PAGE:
Mae Anderson in PhysOrg:
Tech billionaire Elon Musk is announcing a new venture called Neuralink focused on linking brains to computers. The company plans to develop brain implants that can treat neural disorders—and that may one day be powerful enough to put humanity on a more even footing with possible future superintelligent computers, according to a Wall Street Journal report citing unnamed sources. Musk, a founder of both the electric-car company Tesla Motors and the private space-exploration firm SpaceX, has become an outspoken doomsayer about the threat artificial intelligence might one day pose to the human race. Continued growth in AI cognitive capabilities, he and like-minded critics suggest, could lead to machines that can outthink and outmaneuver humans with whom they might have little in common. In a tweet Tuesday, Musk gave few details beyond confirming Neuralink's name and tersely noting the "existential risk" of failing to pursue direct brain-interface work.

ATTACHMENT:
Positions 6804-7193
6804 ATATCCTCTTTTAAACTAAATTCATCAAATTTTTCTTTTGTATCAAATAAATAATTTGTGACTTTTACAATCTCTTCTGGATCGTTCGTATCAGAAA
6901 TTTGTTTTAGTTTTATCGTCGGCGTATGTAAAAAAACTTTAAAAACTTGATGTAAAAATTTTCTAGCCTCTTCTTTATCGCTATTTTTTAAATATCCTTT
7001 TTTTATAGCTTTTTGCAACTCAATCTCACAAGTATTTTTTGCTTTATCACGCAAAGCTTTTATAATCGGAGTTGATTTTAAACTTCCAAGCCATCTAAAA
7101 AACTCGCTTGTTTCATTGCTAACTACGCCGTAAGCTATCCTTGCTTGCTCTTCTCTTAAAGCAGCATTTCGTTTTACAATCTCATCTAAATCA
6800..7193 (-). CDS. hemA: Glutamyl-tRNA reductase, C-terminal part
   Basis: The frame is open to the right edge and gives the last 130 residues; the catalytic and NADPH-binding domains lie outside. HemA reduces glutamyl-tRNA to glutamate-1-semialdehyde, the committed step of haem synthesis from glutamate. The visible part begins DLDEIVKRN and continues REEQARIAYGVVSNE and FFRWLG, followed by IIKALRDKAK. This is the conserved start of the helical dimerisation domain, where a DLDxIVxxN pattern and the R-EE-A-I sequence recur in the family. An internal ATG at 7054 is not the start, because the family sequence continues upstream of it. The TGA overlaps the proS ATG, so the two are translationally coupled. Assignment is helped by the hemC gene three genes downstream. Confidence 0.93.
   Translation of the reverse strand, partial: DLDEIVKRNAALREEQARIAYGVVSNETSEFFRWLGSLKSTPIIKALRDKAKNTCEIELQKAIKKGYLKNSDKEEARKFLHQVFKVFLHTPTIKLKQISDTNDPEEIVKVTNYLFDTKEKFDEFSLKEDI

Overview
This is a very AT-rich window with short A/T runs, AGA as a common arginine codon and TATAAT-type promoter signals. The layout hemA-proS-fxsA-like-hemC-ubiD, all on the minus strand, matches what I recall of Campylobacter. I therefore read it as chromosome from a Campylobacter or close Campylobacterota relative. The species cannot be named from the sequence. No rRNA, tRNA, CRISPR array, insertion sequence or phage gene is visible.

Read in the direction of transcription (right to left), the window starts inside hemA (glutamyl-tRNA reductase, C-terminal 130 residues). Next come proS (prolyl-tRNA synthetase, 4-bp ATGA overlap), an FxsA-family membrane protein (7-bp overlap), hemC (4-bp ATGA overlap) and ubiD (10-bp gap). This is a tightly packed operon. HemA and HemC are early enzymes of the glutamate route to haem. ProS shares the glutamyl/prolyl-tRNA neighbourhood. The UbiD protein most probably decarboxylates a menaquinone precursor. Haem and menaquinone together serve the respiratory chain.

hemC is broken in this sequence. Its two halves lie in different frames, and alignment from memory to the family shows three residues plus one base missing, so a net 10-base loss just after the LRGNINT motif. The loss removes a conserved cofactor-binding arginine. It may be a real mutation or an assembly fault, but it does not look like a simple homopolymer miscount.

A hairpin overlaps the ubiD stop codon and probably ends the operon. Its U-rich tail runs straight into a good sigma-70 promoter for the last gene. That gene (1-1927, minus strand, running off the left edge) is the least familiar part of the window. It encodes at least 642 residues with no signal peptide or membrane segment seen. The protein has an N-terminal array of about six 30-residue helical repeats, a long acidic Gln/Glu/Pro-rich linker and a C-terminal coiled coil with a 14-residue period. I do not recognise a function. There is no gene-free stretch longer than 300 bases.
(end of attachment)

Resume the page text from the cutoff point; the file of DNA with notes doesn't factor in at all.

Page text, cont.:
STIMULATING THE BRAIN
Some neuroscientists and futurists, however, caution against making overly broad claims for neural interfaces. Hooking a brain up directly to electronics is itself not new. Doctors implant electrodes in brains to deliver stimulation for treating such conditions as Parkinson's disease, epilepsy and chronic pain. In experiments, implanted sensors have let paralyzed people use brain signals to operate computers and move robotic arms. Last year , researchers reported that a man regained some movement in his own hand with a brain implant. Musk's proposal goes beyond this. Although nothing is developed yet, the company wants to build on those existing medical treatments as well as one day work on surgeries that could improve cognitive functioning, according to the Journal article. Neuralink is not the only company working on artificial intelligence for the brain. Entrepreneur Bryan Johnson, who sold his previous payments startup Braintree to PayPal for $800 million, last year started Kernel, a company working on "advanced neural interfaces" to treat disease and extend cognition.